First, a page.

Page Count: 304 (Hardcover)
Published: May 2010 by Scholastic
Genre: YA, science-fiction, dystopia
Recommended For: fans of far-out science fiction
Synopsis: Set in an apocalyptic future where rising oceans have swallowed up entire regions and people live packed like sardines on the dry land left, DARK LIFE is the harrowing tale of underwater pioneers who have carved out a life for themselves in the harsh deep-sea environment, farming the seafloor in exchange for the land deed.
The story follows Ty, who has lived his whole life on his family's homestead and has dreams of claiming his own stake when he turns eighteen. But when outlaws' attacks on government supply ships and settlements threaten to destroy the underwater territory, Ty finds himself in a fight to stop the outlaws and save the only home he has ever known.
Joined by a girl from the Topside who has come subsea to look for her prospector brother, Ty ventures into the frontier's rough underworld and begins to discover some dark secrets to Dark Life. As Ty gets closer to the truth, he discovers that the outlaws may not be the bloodthirsty criminals the government has portrayed them as. And that the government abandoning the territory might be the best thing for everyone, especially for someone like Ty, someone with a Dark Gift.
My Thoughts: Dark Life is without a doubt one of the most unique books I've read in a long time, setting-wise. It's sort of like the movie Water World meets Heroes meets the old Wild West movies-- you've got pioneers living on ocean-floor fish farms, driven to find new free land after the government and overpopulation made the surface world all but unlivable. There are a band of mysterious outlaws-- sort of sub-sea pirates, really, called the Seablite Gang-- attacking the settlers' homesteads and destroying the complex system of their underwater homes. And then we have the revelation that many of the children who were born sub-sea or have lived there for most of their lives have adapted to their environment and developed powers-- called Dark Gifts. At times the nature of these Dark Gifts could be a little beyond far-out... bordering on beyond belief. Yes, I realize this is sci-fi, but the author didn't really offer a valid explanation for why these kids are developing these incredible powers. I wish Kat Falls (another author namesake!) had expanded a little more on all that.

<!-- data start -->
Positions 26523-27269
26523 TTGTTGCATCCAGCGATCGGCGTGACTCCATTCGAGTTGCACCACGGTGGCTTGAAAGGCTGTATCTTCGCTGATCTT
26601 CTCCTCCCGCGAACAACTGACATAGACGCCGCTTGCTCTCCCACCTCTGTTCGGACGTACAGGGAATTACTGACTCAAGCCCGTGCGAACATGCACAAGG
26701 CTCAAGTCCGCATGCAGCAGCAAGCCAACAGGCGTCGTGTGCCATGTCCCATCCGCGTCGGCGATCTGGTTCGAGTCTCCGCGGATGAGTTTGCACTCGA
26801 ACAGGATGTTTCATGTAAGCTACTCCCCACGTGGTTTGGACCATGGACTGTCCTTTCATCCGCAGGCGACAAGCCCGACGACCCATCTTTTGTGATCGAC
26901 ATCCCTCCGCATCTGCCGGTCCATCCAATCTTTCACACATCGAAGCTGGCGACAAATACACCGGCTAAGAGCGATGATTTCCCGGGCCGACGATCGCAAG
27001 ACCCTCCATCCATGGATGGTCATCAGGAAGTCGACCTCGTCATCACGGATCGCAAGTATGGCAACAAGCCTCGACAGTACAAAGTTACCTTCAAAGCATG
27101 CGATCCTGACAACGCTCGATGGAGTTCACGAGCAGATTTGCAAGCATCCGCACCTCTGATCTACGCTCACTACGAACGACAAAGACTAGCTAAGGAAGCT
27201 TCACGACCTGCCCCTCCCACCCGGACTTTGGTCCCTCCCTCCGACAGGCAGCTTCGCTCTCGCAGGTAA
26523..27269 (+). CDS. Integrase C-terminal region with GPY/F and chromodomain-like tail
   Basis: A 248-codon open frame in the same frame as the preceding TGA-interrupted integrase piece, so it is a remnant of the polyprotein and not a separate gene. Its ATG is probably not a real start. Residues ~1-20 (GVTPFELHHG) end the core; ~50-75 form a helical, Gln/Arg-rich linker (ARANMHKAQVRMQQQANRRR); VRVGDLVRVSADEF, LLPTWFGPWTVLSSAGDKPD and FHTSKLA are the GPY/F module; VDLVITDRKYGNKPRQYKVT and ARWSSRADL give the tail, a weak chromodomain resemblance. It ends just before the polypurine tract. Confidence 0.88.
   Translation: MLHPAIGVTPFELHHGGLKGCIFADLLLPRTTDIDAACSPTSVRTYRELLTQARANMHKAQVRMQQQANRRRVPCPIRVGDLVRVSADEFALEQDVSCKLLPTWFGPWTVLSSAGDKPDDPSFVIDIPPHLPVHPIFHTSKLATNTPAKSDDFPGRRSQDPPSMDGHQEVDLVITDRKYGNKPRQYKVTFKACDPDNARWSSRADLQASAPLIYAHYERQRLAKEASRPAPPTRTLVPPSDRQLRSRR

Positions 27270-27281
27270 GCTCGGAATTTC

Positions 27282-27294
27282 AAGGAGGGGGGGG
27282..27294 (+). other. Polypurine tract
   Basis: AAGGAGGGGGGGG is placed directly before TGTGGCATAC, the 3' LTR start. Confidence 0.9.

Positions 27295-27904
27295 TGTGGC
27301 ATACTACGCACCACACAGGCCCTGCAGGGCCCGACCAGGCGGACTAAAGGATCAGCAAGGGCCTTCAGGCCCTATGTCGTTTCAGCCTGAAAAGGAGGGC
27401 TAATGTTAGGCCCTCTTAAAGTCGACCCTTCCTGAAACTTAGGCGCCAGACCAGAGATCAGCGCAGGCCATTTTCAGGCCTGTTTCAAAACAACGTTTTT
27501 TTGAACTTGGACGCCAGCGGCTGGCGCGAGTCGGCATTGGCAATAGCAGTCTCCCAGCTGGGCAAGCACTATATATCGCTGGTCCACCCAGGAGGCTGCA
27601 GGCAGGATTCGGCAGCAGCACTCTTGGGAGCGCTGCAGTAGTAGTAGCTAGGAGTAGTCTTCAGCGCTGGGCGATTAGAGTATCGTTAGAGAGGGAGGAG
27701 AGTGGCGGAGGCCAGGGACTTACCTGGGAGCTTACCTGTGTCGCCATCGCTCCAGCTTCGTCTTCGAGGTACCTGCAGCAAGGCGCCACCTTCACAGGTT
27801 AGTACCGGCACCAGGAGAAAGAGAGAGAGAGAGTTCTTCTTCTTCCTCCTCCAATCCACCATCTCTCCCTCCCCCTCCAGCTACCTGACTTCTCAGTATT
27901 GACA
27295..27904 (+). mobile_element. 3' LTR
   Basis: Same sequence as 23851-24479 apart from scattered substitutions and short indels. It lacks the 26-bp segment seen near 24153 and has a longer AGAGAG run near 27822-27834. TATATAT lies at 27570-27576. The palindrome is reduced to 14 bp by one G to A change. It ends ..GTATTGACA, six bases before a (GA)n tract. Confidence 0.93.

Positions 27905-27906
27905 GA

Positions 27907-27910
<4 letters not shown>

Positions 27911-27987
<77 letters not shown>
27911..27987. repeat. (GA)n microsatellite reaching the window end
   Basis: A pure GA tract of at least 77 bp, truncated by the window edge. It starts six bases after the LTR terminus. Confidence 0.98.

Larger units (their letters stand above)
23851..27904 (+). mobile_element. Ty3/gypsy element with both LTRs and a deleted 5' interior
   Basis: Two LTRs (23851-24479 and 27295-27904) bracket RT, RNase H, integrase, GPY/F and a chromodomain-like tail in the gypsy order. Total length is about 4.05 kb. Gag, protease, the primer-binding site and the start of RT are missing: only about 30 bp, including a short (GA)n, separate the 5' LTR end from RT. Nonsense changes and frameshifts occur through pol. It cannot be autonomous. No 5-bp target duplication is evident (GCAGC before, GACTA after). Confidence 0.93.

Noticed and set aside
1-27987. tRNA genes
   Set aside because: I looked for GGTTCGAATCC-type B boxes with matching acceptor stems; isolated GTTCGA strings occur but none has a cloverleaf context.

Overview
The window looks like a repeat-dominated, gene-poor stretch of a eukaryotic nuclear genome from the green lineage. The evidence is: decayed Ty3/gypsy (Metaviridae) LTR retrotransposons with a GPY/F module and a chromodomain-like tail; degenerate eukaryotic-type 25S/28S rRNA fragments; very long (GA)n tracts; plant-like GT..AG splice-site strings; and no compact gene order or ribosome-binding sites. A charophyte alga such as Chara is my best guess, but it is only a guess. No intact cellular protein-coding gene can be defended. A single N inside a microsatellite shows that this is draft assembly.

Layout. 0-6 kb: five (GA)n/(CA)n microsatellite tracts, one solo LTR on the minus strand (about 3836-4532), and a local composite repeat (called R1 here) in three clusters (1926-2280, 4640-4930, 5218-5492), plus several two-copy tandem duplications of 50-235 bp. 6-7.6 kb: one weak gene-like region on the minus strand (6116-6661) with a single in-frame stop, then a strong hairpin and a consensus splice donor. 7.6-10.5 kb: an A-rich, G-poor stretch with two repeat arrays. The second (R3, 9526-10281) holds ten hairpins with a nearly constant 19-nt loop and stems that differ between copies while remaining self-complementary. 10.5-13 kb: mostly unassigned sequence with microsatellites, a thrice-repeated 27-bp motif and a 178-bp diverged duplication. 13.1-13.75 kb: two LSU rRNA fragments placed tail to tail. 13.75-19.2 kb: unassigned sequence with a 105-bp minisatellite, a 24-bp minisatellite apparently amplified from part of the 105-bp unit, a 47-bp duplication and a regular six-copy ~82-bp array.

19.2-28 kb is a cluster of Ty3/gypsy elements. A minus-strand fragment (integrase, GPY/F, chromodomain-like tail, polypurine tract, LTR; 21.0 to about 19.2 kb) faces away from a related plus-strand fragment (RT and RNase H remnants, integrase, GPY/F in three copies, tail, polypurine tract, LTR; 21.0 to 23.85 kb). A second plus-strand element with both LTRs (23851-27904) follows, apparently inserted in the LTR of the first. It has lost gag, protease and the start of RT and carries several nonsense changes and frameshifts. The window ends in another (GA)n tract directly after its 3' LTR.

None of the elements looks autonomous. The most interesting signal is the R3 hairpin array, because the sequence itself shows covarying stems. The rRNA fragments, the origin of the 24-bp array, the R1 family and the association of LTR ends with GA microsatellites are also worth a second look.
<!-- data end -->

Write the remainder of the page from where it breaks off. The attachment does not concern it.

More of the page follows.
The book's first-person narrator, Ty, draws you immediately into the action of the plot, which kicks off on the first page and doesn't cease for a single paragraph until the very end. The break-necked pace and colorful inventiveness of the story world really draw a reader in, and I can't imagine anyone being unable to put down this engrossing read for more than a few minutes. (I'm very guilty of reading it under my desk at school.) Gemma, the Topside girl who Ty meets on an apparently abandoned submarine, is one tough girl-- I really loved her backstory and the way she was determined to survive in the underwater world she was utterly unfamiliar with. There's a hint or two of romance between Gemma and Ty, but the pages are mostly devoted to Ty's thwarting the Seablite Gang. There are quite a few plot twists, but I saw most of them coming a mile away.
I recommend Dark Life for the amazing, intricate dytopia world and as a quick, fun read. It's not the most memorable book I've read this year, but all in all, I definitely enjoyed it. The sequel, Rip Tide, has just been announced and will be released sometime in 2011. I will definitely be looking forward to re-submerging into Ty's undersea world.
Overall Rating: 4/5